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0000017b-652b-d50a-a3ff-f7efb02e0000KPCW's COVID-19 news coverage for Summit County and Wasatch County, Utah. 0000017b-652b-d50a-a3ff-f7efb02f0000You can also visit the Utah Department of Health, U.S. Centers for Disease Control and Prevention and World Health Organization websites for additional information.

Summit County Health Orders Extended Through The End Of The Year

Summit County Health Department

The Summit County Council on August 26th voted to extend the county’s Emergency Declarations and Health Orders through the end of the year.

County Health Director Rich Bullough presented those items.    During the discussion, he also responded to some Covid complaints that have been passed on to the Council.  

The Council voted for three inter-related documents, first approved back in the spring.   The first is a Declaration of Local Emergency.

They also extended a Declaration, in particular, applied to Public Health.

Thirdly, they extended the county’s Local Public Health Order.    This includes the county’s Mandatory Order for masks or face coverings.   Bullough added the order also specifies that two types of masks are not approved—a single-layer Lycra covering that is transparent, and face coverings with two-way valves.

The order also incorporates the modified practices that the Board of Health approved last month for child care centers and fitness facilities and gyms.

The Orders run through next January 8th, though the county could change or rescind  them if new information justifies it.

On some related discussion, Council Member Kim Carson asked Bullough to field some criticisms that a constituent sent to her, about the public health response to the coronavirus

One of those is the idea that the reported amount of cases is meaningless because it’s based on the amount of testing, and those tests are often inaccurate.

Bullough said he disagreed with that.

“It is true that case counts can be affected by testing volume.  But absolutely the statistical analyses have been conducted multiple times to look at the impact, both state-wide and in Summit County, of testing volume relative to case counts.  And there is some effect, but it doesn’t explain the variation in case count.   It certainly doesn’t explain the peaks and valleys that we observe in case count.  So I think that is a very important indicator, in particular when it’s adjusted for population.   So our new cases per 100,000 is an important indicator, because it allows us to compare to communities that are a different size.”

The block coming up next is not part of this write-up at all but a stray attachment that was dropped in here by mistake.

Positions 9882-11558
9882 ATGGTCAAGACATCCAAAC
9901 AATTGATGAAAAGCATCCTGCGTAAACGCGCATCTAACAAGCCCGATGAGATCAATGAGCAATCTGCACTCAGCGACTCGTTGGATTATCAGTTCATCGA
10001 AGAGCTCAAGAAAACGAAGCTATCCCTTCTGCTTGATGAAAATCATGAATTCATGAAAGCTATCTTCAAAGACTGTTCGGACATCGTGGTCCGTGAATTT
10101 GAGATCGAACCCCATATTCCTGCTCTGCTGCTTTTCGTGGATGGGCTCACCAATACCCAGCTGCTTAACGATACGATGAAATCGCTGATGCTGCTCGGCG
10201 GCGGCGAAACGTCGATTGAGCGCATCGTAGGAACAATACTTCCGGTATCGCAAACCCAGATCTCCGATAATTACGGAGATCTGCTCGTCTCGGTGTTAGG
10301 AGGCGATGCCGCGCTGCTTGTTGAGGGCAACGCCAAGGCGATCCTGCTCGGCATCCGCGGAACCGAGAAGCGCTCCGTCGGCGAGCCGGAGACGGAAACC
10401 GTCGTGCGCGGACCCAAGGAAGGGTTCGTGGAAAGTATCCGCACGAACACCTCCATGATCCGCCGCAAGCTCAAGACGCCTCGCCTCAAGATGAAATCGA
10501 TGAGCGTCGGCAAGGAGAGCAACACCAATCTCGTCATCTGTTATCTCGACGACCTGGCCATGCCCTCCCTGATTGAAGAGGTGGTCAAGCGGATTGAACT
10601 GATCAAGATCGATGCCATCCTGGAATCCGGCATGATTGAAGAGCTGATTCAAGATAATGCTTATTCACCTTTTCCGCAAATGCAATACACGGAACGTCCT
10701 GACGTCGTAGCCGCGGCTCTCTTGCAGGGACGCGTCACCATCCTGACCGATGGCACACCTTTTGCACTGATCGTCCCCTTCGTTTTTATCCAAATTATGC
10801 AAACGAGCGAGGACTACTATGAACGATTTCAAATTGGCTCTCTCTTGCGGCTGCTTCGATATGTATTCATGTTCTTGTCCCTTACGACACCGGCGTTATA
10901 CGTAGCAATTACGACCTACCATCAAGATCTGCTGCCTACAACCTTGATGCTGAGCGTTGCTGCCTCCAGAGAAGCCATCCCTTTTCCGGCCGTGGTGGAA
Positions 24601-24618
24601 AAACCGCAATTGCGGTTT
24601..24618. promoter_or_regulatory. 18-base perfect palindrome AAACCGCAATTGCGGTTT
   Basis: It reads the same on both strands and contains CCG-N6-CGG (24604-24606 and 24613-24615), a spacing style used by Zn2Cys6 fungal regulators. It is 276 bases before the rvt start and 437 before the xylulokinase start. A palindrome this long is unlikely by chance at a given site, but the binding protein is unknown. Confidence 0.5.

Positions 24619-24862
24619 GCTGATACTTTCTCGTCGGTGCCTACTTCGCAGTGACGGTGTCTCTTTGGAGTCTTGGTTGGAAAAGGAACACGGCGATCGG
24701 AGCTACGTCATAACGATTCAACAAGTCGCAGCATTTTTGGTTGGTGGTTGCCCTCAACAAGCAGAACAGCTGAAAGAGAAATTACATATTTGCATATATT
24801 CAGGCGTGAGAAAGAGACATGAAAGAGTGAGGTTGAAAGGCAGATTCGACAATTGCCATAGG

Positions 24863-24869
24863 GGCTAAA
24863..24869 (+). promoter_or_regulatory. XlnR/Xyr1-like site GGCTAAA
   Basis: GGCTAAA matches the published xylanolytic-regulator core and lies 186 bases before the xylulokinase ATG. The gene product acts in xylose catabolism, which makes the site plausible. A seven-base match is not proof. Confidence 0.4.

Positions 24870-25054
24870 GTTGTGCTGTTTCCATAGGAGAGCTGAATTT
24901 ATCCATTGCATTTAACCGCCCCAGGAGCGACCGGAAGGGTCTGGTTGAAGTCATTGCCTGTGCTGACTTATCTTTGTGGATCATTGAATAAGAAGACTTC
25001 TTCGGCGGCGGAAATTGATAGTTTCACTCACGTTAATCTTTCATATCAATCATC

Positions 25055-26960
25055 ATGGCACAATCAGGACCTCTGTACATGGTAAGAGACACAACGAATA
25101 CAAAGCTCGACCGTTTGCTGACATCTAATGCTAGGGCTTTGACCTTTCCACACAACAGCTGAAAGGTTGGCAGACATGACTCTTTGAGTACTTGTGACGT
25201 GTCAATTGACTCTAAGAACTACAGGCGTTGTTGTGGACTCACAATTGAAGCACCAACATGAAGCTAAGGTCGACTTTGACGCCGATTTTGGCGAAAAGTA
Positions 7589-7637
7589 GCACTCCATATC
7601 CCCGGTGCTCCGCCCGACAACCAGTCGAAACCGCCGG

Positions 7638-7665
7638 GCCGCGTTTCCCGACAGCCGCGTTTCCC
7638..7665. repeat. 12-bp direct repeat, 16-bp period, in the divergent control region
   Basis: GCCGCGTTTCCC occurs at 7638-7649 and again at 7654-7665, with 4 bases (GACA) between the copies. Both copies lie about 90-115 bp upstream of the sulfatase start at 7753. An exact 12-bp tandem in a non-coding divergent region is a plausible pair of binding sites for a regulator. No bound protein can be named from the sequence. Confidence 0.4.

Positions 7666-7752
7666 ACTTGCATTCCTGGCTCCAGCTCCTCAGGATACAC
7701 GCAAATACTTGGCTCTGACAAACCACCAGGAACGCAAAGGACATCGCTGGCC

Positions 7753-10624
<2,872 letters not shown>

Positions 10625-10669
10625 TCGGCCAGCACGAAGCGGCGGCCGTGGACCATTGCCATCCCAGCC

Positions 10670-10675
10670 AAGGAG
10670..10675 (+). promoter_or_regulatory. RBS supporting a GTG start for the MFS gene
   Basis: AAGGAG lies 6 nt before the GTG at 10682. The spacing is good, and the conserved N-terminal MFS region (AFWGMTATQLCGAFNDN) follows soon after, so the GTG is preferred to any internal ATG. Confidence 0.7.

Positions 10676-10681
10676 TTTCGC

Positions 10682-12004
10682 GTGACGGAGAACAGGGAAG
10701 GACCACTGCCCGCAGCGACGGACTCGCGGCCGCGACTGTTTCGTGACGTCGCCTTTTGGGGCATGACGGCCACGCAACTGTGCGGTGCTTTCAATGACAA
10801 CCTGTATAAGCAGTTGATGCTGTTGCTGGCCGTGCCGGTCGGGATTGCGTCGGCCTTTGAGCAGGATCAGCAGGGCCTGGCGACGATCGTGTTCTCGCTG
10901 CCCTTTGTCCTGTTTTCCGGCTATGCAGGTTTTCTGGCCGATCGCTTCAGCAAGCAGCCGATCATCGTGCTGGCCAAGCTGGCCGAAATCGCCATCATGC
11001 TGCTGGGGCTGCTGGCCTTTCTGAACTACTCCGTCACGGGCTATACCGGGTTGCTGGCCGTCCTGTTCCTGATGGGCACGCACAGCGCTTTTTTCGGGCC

About masks, Bullough said there are many studies that show they are effective at slowing the spread.     

“We have some local studies that were not, admittedly, not controlled trials, just simply comparing the slope of decline of COVID cases state-wide, to that of Summit County after we issued the mask order.  We did have a more significant decline than the rest of the state.  Salt Lake County did similar analyses and found similar results.   There’s been multiple studies published in peer-reviewed publications that have demonstrated that masks are effective.   And they’re not just effective, by the way—this is relatively new information.  We’ve known for quite a while that they’re effective in protecting you from my virus.  But now we’re understanding that they also protect individuals from others’ virus.  So it’s a two-way thing.  The impact appears, in a double-layer cloth mask, appears to be somewhere around an 80 percent reduction in risk.”

Bullough said it’s also not the case that the majority of Summit County residents have contracted the virus.   He said the University of Utah found the rate was, at most, four and a half percent.

He said even world-wide, there are no countries that are close to herd immunity.     

“Even in Sweden, where they’ve been looking at natural herd immunity, a majority don’t have antibodies.”

Finally, the constituent said that Covid’s fatality rate has been overstated.   Bullough said there is some validity to that, when early models projected a death rate of roughly 3 percent.       

“Months and months and months ago, I speculated that I thought that number was high.   And I was criticized for doing that.   But the reason I did it was because testing wasn’t being conducted.   So we knew our denominator wasn’t reflective of actually what was out there.  So we were gonna over-estimate case fatality rate.   Case fatality rate—most studies are now suggesting it’s below one percent.”

Bullough did say there are exceptions, noting that Sweden, which hasn’t closed  anything down, has a fatality rate of 6.8 percent.

Known for getting all the facts right, as well as his distinctive sign-off, Rick covered Summit County meetings and issues for 35 years on KPCW. He now heads the Friday Film Review team.
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